Here is another piece of wisdom from the mind of Jim Hourihane, my late father in law.
Conversations are like plates of biscuits.
Four people sit at a table for tea. In the centre of the table is a plate of biscuits. All the biscuits are the same type and there are eight of them.
As everyone is putting milk and sugar in their tea one of the people at the table starts eating. He scoffs down three biscuits, and picks up a fourth.
At this stage the other three people have worked out the maths. This guy has eaten his own biscuits and half of the biscuits of two others. The rest of the tea break is uncomfortable. Three biscuits are quickly snatched up, and the remaining one sits there just daring anyone to pick it up.
It is so much more pleasant for everyone when people sit back a little, relax, and take one biscuit. Wait to make sure everyone has a biscuit before taking another. The biscuit muncher quickly finds that others avoid sitting with him at break time. If he is lucky an outspoken colleague will tell him to stop hogging the biscuits.
So what has this to do with conversation?
Some people are like the biscuit muncher. They barge their way into conversations and talk at everyone, without assessing if anyone is listening with interest. They speak seemingly without taking a breath, in case anyone else interrupts. If someone else speaks they don’t listen because they are more interested in working out the next thing they want to say.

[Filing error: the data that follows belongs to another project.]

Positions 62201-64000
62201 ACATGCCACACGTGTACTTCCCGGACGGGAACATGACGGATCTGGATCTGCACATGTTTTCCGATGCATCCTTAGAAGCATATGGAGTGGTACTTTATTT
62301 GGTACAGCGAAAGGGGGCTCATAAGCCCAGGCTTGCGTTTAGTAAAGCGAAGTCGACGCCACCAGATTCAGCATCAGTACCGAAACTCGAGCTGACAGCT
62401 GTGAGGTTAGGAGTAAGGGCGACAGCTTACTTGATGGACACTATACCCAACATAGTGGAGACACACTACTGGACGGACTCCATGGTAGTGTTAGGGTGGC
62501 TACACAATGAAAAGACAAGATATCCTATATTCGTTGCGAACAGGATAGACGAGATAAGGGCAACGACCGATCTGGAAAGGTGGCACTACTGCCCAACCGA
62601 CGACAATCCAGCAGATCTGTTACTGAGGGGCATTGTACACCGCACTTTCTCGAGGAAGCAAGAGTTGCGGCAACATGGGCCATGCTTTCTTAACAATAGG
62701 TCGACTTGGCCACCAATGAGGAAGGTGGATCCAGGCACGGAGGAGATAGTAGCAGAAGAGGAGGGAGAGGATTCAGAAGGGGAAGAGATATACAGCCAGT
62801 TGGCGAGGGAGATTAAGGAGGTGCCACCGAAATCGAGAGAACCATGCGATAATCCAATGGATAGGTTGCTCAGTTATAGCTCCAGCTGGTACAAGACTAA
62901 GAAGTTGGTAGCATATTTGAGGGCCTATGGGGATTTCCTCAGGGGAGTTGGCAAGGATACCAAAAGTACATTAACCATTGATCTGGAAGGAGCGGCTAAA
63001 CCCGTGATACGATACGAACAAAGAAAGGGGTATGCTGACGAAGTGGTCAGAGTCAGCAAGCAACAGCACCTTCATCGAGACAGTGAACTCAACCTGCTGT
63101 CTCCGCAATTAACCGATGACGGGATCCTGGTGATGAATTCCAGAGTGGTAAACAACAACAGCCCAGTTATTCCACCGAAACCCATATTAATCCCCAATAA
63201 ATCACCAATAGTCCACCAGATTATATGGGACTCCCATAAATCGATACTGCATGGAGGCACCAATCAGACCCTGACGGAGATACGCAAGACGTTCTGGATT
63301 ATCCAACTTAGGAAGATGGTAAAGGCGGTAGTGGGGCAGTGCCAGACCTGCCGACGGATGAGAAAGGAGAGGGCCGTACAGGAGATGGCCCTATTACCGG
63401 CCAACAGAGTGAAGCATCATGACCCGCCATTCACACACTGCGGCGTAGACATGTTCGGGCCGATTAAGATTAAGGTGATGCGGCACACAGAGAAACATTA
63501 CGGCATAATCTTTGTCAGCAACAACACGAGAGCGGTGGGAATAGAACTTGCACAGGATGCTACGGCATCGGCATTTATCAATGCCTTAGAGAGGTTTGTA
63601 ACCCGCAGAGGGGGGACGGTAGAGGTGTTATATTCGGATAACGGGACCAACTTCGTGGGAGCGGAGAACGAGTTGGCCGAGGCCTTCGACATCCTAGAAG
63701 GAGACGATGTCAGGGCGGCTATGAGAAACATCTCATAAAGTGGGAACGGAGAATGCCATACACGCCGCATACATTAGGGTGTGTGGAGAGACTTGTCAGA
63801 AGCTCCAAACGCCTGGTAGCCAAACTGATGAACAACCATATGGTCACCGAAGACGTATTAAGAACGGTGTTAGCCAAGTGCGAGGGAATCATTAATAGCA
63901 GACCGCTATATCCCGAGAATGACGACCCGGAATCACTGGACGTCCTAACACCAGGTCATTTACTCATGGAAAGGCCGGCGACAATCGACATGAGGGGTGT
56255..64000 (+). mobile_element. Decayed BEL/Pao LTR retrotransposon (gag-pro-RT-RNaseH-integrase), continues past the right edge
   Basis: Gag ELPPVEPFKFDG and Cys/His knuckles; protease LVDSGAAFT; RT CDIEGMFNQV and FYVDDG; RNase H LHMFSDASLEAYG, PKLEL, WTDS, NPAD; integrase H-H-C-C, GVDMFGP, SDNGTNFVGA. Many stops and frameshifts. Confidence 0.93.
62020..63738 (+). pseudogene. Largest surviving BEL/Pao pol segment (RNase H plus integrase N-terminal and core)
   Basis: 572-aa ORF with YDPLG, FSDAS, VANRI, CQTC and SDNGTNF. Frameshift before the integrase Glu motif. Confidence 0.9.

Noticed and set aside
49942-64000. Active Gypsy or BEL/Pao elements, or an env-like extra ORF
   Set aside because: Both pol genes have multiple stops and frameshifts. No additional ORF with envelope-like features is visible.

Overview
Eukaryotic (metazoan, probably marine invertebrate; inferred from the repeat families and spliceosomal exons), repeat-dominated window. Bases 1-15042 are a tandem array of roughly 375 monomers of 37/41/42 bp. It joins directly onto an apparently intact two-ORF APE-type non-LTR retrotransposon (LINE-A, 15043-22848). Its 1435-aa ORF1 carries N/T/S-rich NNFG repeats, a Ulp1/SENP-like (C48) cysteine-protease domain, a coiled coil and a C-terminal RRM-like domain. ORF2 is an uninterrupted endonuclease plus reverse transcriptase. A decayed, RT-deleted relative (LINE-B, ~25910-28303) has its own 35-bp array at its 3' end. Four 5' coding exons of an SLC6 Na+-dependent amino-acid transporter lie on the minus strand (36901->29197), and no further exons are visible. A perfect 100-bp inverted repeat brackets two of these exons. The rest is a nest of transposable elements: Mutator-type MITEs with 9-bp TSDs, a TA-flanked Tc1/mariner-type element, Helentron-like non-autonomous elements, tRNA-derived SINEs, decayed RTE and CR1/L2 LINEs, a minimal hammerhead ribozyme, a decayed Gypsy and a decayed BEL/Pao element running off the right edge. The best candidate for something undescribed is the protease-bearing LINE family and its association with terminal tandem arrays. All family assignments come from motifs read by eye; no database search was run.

They are so interested in what they want to say themselves that they often interrupt others mid-sentence to get their points across. If someone else has done a thing they have done it bigger or better. No matter what problem you have they will tell you how to solve it. If one person dominates the conversation then it is like one person eating all the biscuits. It becomes awkward for everyone else, and they slip away.
The art of good conversation is to include everyone. Some people are a bit shy and need to be coaxed to engage in conversation.
As children we were told that when someone offers you a biscuit you should refuse the first time out of politeness. Then accept only when they press you a little. The general rule in Ireland is to refuse twice and accept the third offer. This little politeness was born in times of extreme poverty. People would offer food to a guest out of politeness while they starved themselves and their children. An astute guest knew the difference between a polite and a genuine offer.
In conversation we sometimes need to give a bit of time and space to the shy or quiet person if we want them to join in. That patience can pay dividends. Still waters run deep and it is often the person who speaks least and last that says the thing worth hearing. But the quiet people who take their time to make their point never get a chance in the company of a biscuit muncher.
I come from a whole family of biscuit munchers. Conversations amongst my siblings have a lot in common with the Hunger Games, they are a blood sport. One-upmanship is the norm, interruptions are frequent, listening is for wimps. Growing up in this way does not make you a fine conversationalist.
This, of course, is why Jim tried to teach me about the biscuits. I did listen!